|Subject:||Re: [libreplanet-discuss] GFDL with Invariant Sections or other unmodifiable parts. Was: Ubuntu malware: what to do?|
|Date:||Sun, 06 Jan 2013 12:15:05 +1300|
|User-agent:||Mozilla/5.0 (X11; Linux x86_64; rv:17.0) Gecko/17.0 Thunderbird/17.0|
On 01/06/13 09:21, Michael Dorrington wrote:
Part of the problem is that the FSF puts 'nice'
The text that FSF puts into its unmodifiable sections is not 'nice' for everyone. The reason those messages are in an invariant section is exactly because they are 'un-nice' to those that would like to usurp free software and use it to take away the users freedoms.
Invariant sections could serve to impede the propagation of the work that includes them. In the case of the FSF's invariant section we need not worry, because the people to whom those messages are 'un-nice' would probably not to help propagate free software with the freedoms intact in the first place.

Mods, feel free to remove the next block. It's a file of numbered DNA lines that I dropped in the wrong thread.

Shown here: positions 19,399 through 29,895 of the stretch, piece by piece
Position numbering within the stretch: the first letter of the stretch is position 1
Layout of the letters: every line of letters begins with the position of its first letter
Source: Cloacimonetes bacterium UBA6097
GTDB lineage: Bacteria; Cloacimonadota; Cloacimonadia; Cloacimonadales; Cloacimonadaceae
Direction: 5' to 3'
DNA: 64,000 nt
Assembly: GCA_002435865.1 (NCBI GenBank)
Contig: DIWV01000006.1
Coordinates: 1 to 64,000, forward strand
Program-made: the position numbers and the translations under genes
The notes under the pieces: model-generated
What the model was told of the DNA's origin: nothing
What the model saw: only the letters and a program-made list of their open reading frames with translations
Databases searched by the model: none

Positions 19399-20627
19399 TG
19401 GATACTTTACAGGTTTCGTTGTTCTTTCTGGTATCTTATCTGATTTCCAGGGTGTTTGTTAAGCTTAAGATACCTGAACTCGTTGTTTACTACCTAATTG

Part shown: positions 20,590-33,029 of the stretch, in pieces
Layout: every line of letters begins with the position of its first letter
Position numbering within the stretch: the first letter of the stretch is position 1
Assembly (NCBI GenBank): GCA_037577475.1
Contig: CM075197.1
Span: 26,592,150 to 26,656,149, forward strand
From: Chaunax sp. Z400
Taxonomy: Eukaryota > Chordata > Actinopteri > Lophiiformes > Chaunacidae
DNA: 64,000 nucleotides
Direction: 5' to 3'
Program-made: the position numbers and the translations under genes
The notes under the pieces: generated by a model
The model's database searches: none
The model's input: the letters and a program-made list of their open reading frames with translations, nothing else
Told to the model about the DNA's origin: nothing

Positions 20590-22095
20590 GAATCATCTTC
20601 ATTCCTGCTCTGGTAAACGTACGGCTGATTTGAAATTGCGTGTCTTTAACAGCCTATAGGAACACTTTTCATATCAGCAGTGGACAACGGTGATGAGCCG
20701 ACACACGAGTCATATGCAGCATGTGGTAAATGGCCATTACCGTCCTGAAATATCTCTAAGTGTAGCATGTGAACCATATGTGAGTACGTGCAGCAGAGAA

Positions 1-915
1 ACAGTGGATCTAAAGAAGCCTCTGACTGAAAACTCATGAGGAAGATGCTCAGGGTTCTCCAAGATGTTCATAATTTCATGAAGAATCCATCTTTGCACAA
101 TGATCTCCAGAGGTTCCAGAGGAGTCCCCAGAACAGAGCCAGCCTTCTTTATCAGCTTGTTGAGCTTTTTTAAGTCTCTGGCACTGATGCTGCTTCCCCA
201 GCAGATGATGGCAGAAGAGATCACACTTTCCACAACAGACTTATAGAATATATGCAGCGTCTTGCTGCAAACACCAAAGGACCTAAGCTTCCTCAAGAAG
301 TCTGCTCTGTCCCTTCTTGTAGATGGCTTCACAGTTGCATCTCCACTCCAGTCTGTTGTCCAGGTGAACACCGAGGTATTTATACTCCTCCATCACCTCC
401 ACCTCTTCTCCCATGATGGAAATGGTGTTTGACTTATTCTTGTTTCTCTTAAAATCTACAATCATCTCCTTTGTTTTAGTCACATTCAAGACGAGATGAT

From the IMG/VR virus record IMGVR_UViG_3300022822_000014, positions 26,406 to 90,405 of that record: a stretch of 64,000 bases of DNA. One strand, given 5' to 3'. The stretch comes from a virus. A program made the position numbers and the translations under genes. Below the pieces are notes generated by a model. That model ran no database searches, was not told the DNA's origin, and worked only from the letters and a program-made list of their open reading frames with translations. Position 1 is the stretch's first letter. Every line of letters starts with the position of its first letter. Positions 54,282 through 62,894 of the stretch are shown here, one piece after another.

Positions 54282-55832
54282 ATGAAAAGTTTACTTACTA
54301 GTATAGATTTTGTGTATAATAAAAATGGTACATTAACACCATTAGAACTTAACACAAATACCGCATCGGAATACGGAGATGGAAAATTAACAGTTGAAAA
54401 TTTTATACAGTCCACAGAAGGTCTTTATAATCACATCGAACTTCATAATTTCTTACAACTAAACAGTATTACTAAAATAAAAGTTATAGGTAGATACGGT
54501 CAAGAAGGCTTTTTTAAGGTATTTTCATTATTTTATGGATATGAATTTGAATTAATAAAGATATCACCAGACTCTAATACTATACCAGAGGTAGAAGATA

Where something distasteful to the degree that it is offensive to a larger subset of the population, the propagation of such a work would be even more greatly impeded. It is contrary to the interests of an author to do such a thing. In the unlikely example that it happens, it is more likely that a competing work will replace the offensive one.
In the case of non-FSF definitions of "free", it is more important to look at the reasons that people promote criticism of FSF invariant clauses. At best they are poorly thought out claims that any authored work == software. At worst it is a weak facade to cover up the critic's desire to divorce the idea of freedom from the software, and replace it "openness" or something equally meaningless and contemptible.
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